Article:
There are now two wintering Kingfishers being reported in Akershus although there must be more out there given how few birders we are to discover them. They live a perilous life this far north (which explains why they are so scarce) and if we have a severe cold spell then many will certainly die and the species will disappear for a few years before again expanding north from warmer climes.
I visited the new bird today and it is frequenting a small meandering river that runs through a flat valley with bulrushes that reminds me very much of the English countryside. Quite why this river hasn’t frozen when faster flowing streams have frozen over is unknown to me but let’s up hope it remains that way through the whole winter.
A road runs along the river and this allowed the bird to be searched for and viewed from the warmth of the car plus the fact that cars work as well as hides and mean with luck one gets closer to the bird which indeed happened. At the first likely looking place I stopped the car, lowered the window and had a scan of riverside trees. I saw nothing but heard a Kingfisher! It took a bit more scanning but then I found it. After this I followed the bird for over an hour as it moved along the river. It would try out suitable fishing spots for up to 5 minutes before moving to the next one and I was able to get ahead of the bird and wait for it to hopefully land close to me which did happen a couple of times. I saw it catch three fish during an hour of watching which must be a pretty good catch rate and bodes well. The bird had a mostly black bill with just a small area of red on the lower mandible so should be a male but I feel a bit uncertain about sexing Kingfishers after last year’s bird where different photos gave a very different impression of the bill.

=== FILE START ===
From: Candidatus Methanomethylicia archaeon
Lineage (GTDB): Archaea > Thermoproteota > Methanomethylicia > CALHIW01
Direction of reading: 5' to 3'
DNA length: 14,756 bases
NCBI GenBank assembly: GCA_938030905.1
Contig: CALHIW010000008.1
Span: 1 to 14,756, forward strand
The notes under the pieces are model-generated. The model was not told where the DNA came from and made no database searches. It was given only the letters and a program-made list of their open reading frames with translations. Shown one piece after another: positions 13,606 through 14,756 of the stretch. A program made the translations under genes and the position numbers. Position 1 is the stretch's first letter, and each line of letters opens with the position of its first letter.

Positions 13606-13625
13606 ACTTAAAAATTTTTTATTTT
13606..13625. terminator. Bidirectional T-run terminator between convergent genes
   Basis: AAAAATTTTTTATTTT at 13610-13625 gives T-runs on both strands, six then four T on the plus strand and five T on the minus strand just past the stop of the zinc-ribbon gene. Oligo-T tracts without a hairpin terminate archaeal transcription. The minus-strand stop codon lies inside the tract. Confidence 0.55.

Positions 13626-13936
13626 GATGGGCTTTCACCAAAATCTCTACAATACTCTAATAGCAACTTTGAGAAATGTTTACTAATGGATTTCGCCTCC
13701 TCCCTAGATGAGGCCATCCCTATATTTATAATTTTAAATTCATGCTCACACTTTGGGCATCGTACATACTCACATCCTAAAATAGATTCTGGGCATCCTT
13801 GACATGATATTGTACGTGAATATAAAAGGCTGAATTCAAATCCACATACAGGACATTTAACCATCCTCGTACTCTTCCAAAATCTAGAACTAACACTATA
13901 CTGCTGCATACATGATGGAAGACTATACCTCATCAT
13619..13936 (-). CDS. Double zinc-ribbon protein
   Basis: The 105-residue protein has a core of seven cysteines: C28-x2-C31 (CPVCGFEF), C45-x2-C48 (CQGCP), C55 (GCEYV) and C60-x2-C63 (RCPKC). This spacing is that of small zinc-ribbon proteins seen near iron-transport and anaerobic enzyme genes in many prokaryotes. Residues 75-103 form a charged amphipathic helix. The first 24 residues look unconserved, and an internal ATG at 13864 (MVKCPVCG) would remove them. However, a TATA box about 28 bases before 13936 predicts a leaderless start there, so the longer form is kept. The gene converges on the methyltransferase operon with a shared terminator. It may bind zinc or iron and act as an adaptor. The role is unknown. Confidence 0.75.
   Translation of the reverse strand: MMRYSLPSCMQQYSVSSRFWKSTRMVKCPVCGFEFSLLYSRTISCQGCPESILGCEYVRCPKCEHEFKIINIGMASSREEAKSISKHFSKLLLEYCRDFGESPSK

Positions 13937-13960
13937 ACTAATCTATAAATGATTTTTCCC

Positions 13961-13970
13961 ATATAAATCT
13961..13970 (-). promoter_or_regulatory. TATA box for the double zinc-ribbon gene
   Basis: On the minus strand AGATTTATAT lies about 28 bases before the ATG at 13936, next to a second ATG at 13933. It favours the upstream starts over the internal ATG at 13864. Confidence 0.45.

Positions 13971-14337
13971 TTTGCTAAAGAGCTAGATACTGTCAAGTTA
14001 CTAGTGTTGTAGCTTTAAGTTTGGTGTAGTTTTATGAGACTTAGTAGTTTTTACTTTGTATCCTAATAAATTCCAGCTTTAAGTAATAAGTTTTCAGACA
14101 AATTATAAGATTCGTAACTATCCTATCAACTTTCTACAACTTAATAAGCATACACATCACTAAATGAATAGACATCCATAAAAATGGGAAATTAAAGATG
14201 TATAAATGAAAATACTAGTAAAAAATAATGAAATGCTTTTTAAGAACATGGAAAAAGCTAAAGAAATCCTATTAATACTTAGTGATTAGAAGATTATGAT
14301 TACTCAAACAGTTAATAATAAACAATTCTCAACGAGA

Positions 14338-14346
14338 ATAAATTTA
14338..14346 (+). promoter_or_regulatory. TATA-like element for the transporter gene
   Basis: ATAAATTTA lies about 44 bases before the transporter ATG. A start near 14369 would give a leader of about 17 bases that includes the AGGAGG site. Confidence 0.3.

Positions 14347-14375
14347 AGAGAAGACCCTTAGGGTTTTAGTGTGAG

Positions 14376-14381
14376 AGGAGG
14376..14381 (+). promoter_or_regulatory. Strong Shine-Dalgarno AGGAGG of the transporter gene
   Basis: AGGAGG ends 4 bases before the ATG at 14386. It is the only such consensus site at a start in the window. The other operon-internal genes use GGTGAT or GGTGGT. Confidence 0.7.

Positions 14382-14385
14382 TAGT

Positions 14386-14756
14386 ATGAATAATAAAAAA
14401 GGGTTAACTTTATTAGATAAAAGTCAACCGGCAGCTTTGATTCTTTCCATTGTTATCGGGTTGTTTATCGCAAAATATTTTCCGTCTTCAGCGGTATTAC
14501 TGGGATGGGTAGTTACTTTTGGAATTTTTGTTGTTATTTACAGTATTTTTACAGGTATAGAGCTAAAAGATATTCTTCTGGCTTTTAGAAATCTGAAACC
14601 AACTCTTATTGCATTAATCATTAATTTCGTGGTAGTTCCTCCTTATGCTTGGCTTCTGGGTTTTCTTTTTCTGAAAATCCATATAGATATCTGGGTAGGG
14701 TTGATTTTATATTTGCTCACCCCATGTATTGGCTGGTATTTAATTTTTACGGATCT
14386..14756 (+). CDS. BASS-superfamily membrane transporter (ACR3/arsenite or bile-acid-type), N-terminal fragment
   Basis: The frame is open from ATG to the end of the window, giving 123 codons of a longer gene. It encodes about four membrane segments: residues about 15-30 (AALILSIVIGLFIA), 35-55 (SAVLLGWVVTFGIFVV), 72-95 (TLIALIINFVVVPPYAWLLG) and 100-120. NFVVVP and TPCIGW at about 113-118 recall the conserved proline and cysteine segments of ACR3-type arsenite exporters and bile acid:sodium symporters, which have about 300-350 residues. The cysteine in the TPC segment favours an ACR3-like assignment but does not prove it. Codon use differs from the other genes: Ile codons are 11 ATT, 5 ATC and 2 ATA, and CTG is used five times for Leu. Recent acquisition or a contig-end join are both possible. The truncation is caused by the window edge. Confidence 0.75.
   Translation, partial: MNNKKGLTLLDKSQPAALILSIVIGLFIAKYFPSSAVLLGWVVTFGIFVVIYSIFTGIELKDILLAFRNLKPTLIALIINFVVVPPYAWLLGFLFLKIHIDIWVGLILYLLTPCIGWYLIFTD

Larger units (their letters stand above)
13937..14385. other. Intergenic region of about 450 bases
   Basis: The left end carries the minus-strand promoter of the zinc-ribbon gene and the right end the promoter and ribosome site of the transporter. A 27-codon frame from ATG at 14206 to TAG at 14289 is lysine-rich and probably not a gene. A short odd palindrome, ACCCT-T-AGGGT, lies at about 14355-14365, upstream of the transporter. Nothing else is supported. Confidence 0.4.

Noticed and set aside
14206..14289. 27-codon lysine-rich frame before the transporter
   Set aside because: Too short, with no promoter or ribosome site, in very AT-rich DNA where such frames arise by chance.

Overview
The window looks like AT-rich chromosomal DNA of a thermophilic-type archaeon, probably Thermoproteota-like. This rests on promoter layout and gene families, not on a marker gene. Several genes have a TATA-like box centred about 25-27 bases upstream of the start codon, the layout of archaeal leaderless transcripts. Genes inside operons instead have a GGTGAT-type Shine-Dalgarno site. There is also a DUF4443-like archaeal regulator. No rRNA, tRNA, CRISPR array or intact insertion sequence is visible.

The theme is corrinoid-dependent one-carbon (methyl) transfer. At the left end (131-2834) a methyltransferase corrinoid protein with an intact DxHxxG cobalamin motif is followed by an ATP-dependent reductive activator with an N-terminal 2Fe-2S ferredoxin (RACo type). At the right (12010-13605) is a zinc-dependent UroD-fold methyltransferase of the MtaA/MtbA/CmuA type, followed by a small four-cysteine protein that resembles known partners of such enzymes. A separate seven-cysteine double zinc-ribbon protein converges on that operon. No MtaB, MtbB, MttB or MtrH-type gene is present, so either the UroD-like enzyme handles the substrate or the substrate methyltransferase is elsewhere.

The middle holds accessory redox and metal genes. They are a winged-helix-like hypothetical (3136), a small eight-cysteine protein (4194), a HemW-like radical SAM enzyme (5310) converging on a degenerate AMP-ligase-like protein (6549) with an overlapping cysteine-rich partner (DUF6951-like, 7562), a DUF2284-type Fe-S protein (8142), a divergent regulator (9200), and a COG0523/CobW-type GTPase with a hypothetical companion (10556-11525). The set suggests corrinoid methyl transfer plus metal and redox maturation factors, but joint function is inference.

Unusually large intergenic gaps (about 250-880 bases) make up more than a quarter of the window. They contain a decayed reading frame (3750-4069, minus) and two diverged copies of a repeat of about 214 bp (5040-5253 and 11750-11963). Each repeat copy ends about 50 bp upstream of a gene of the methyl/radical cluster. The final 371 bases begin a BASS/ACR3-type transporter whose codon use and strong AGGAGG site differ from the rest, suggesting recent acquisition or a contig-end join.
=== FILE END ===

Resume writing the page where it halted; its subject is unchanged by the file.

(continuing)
|I have not noticed this previously but as can be seen in this and the next picture the bill doesn't close properly|
|with it's third fish during the hour I was watching|
|it certainly brightens up the otherwise monochrome winter colours|